When the iconic arts building on Capitol Hill known as the Odd Fellows Hall was sold in December, tenants were not sure what to make of...

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When the iconic arts building on Capitol Hill known as the Odd Fellows Hall was sold in December, tenants were not sure what to make of the deal. The tenants — mimes, filmmakers, dancers and theaters — were worried but still hopeful. Now that the deal has closed and negotiations have started, they say things are more bleak.

“The facts are that rent is raising, and people are leaving because of the raised rent,” said Hallie Kuperman, whose Century Ballroom is one of the building’s tenants. She estimates that only the ballroom and Beyond Running will stay after the negotiations. If she’s right, that would mean longtime tenants Velocity Dance Center and Freehold Theater would be looking to move on.

Angela Luechtefeld, managing director of Freehold, said that they had been “naive going into a negative thing, thinking they had a chance.” She said the theater is currently in negotiations with new building owner Ted Schroth.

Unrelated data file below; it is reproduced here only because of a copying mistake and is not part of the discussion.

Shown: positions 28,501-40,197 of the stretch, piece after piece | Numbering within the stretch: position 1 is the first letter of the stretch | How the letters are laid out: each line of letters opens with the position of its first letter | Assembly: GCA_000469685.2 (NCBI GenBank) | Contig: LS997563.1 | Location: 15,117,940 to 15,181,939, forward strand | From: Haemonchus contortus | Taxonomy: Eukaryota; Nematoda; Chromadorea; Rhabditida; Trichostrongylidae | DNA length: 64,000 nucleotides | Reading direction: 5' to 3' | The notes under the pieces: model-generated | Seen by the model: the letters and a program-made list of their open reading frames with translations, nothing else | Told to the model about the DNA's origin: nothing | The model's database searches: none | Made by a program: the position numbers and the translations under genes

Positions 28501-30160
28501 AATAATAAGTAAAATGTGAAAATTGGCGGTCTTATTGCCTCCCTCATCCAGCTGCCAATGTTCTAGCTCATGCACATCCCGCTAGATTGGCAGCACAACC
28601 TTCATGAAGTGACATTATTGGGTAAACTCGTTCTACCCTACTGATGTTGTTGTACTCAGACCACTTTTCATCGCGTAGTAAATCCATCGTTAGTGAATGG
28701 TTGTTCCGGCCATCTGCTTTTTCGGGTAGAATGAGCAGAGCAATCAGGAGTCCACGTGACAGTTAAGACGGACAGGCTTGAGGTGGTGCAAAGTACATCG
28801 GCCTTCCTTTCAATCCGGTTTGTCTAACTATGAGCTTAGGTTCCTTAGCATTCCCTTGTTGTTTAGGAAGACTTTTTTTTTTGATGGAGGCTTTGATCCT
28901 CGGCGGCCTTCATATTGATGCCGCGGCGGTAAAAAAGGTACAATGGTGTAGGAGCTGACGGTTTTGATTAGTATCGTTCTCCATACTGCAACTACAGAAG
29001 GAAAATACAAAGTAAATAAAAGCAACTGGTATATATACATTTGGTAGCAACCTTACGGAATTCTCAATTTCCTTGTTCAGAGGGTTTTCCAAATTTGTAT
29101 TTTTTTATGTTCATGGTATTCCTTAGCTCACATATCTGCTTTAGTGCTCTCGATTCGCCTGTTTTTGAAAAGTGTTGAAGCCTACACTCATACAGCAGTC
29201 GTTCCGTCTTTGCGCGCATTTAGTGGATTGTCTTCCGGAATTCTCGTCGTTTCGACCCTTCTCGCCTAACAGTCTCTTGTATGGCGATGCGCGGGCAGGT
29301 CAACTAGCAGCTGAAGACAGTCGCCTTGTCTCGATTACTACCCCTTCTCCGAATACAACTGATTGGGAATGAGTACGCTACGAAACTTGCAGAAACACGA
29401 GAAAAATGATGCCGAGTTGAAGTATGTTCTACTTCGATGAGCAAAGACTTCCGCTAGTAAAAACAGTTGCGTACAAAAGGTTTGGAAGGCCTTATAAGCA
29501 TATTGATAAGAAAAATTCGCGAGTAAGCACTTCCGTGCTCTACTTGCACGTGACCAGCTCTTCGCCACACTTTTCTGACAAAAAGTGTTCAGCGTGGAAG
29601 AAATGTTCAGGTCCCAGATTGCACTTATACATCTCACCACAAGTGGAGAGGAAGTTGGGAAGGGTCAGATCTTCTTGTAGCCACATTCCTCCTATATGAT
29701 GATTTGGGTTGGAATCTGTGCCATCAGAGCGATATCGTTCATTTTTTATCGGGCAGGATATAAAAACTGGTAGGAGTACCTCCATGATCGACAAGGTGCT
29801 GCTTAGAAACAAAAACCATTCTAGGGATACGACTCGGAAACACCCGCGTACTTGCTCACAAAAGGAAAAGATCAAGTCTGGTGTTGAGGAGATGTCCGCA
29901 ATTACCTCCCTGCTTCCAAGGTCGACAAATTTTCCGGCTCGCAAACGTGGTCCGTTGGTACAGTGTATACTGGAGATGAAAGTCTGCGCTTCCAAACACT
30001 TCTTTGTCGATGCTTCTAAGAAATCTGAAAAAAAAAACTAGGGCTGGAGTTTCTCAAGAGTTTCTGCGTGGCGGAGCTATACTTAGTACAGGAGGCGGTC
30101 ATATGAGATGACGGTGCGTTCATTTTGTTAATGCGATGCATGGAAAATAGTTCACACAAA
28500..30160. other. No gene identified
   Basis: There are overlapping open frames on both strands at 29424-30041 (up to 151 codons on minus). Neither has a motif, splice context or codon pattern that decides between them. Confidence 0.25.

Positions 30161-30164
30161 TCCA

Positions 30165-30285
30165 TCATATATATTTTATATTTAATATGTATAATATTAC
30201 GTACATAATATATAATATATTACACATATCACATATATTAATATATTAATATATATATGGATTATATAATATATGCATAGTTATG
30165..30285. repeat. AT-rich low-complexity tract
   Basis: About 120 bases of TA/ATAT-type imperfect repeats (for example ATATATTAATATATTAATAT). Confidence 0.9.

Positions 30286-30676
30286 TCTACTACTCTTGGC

Schroth recently met with the tenants, asking for market-rate rents. Market rate would be 2 to 2-½ times the current rate, rising to $20 to $30 per square foot.

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Craig Swanson, of Schroth’s management company, said he was not prepared to make a statement.

At a meeting Wednesday night about dwindling arts space on Capitol Hill, held by the Seattle Chamber of Commerce, the first question posed was, “Has the battle for arts in Capitol Hill already been lost?”

Bret Fetzer, artistic director of the Annex Theatre, has done hundreds of shows, including his first at Odd Fellows. He said of the 100 or so people who showed up at Wednesday night’s meeting to rally for the hall: “It was an admirable thought, but it’s a bit too late.”

Schroth was at the meeting but didn’t speak.

The hall, at 915 E. Pine St., has been host to arts events for longer than most of its current tenants can remember. It is home to many niche art collectives and organizations, such as Reel Grrls, which holds filmmaking workshops for young girls, and Beyond Running, which offers sport clinics and massages.

On any given night, one can find East Coast swing classes, modern dance set to beatboxing, mime tutorials or a ballet class accompanied by a cellist.

Schroth, who started his career remodeling older houses on Queen Anne Hill, recently bought an old warehouse at 12th Avenue and East Madison Street and developed it into a condominium-and-retail complex called Trace Lofts.

Schroth refurbished the building, retaining many of its original elements. At the time, he said, it would have been cheaper to tear it down, but “saving the building was the right thing to do.”

This report includes information from The Seattle Times archive. Marian Liu: 206-464-3825 or mliu@seattletimes.com

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